# FAQ Number 4

## Does Risk-Neutral Valuation Mean that Investors Are Risk-Neutral? What Is the Difference Between Real Simulation and Risk-Neutral Simulation?

Answers and example for geometric Brownian motion (GBM):

• Risk-neutral valuation (RNV) does not assume investors or firms with risk-neutral preferences;
• RNV does not use real probabilities. It uses risk neutral probabilities (“martingale measure”);
• Real simulation: real probabilities, it uses real drift a;
• Risk-neutral simulation: the sample paths are risk-adjusted.
It uses a risk-neutral drift: a’ = r - d

The real simulation of a GBM uses the real drift a. The price at future time t is given by:

• By sampling the standard Normal distribution N(0, 1) you get the values for Pt;
• With real drift use the underlying asset (P) risk-adjusted discount rate r

The risk-neutral simulation of a GBM uses the risk-neutral drift a’ = r - d . The price at t is:

The chart below illustrates the difference of risk-neutral and real simulation by showing two sample paths for each type of simulation:

Note in the chart that the paths are parallel, and the risk neutral one is a risk premium lower than real sample path. This issue is because the risk neutral drift is equivalent to subtract a risk premium from the drift (see Trigeorgis' textbook, 1996, p.102):

a - ls = r - d

Where l is the market price of risk for the underlying asset, in the sense that ls is the risk premium. So, r = r + ls (r = risk-adjusted discount rate for the underlying asset), and hence r = a + d = r + ls implies a - ls = r - d.

In other words, the distance between the real and the risk-neutral sample paths grows at a rate equal to the risk-premium p = l.s.

### Example: European Real Options Value Using Simulation

Suppose a real options problem can approximately be represented by an European type call option (for additional discussion of this example, see the Monte Carlo page, section on European real options).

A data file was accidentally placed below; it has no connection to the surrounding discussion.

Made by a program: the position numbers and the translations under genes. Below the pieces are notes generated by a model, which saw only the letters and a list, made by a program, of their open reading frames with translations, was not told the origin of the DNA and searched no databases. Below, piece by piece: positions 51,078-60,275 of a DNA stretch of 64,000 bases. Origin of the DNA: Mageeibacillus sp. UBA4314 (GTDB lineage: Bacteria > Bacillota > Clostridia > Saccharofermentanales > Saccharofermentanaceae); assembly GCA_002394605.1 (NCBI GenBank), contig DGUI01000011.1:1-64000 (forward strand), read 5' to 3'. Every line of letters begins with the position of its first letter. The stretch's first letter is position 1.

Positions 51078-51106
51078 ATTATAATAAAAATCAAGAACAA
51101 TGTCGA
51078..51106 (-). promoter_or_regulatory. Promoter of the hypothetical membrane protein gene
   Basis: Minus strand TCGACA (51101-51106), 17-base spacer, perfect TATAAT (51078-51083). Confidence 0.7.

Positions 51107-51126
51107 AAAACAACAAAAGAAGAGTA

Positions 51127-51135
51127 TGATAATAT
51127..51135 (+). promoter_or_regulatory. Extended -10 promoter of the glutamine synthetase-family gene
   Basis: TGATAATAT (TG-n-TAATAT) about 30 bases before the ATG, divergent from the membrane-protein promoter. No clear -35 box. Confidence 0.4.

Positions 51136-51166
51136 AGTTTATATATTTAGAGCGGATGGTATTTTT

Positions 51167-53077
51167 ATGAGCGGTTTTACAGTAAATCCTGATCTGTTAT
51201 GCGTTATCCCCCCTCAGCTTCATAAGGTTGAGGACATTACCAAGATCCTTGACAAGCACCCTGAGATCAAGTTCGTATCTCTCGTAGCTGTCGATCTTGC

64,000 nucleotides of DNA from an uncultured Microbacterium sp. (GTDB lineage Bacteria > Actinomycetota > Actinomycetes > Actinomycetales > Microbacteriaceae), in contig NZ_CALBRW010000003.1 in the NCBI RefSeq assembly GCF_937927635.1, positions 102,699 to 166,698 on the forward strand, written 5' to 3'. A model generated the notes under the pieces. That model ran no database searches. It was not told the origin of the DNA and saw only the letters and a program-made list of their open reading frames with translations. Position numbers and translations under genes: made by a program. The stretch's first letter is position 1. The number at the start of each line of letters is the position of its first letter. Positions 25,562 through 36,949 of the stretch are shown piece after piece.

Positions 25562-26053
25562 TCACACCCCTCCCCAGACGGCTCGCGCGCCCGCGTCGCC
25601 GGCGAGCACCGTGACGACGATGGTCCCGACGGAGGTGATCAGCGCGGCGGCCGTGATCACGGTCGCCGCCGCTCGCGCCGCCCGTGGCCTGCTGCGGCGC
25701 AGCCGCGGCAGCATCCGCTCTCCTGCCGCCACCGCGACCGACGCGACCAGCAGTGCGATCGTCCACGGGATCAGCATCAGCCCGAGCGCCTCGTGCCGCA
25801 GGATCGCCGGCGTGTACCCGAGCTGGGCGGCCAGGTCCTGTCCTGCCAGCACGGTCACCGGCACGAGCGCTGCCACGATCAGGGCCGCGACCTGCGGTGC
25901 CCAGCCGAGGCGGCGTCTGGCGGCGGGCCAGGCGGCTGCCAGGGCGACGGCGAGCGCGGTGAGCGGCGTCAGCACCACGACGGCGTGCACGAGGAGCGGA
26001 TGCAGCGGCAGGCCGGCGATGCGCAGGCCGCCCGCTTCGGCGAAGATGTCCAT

The first step is to simulate risk-neutral sample paths for the underlying asset (project value or commodity price) and take the cross-section distribution at the expiration T. You get the risk neutral distribution for the underlying asset.
The figure below illustrates:

With the risk-neutral distribution of the project value V at the expiration (T), you can apply the options thinking: rational managers will exercise the option only if get positive expected values:
F (T)= max. (NPV, 0). This asymetric risk-neutral distribution for the European-type real options at T displaces the expected value to the higher value and represents the active management of real options.
The current value of the real options in this case is just to take the present value using the risk-free discount rate. The figure below shows this process.

### Summary of Real versus Risk-Neutral Simulation/Valuation:

For the underlying asset, you get the same value:

• Simulating with real drift and discounting with risk-adjusted discount rate r ( where r = a + d );
• Or simulating with risk-neutral drift (r - d) but discounting with the risk-free interest rate (r)

For the option/derivative, the same is not true:

• Risk-neutral simulation gives the correct option result (discounting with r) but the real simulation does not gives the correct value (discounting with r);
• Why? Because the risk-adjusted discount rate is “adjusted” to the underlying asset, not to the option!

Risk-neutral valuation is based on the absence of arbitrage, portfolio replication (complete market).

• Incomplete markets: see next FAQ.

Go to the Next FAQ: 5) Is possible to use real options for incomplete markets? What change? What are the possible ways?

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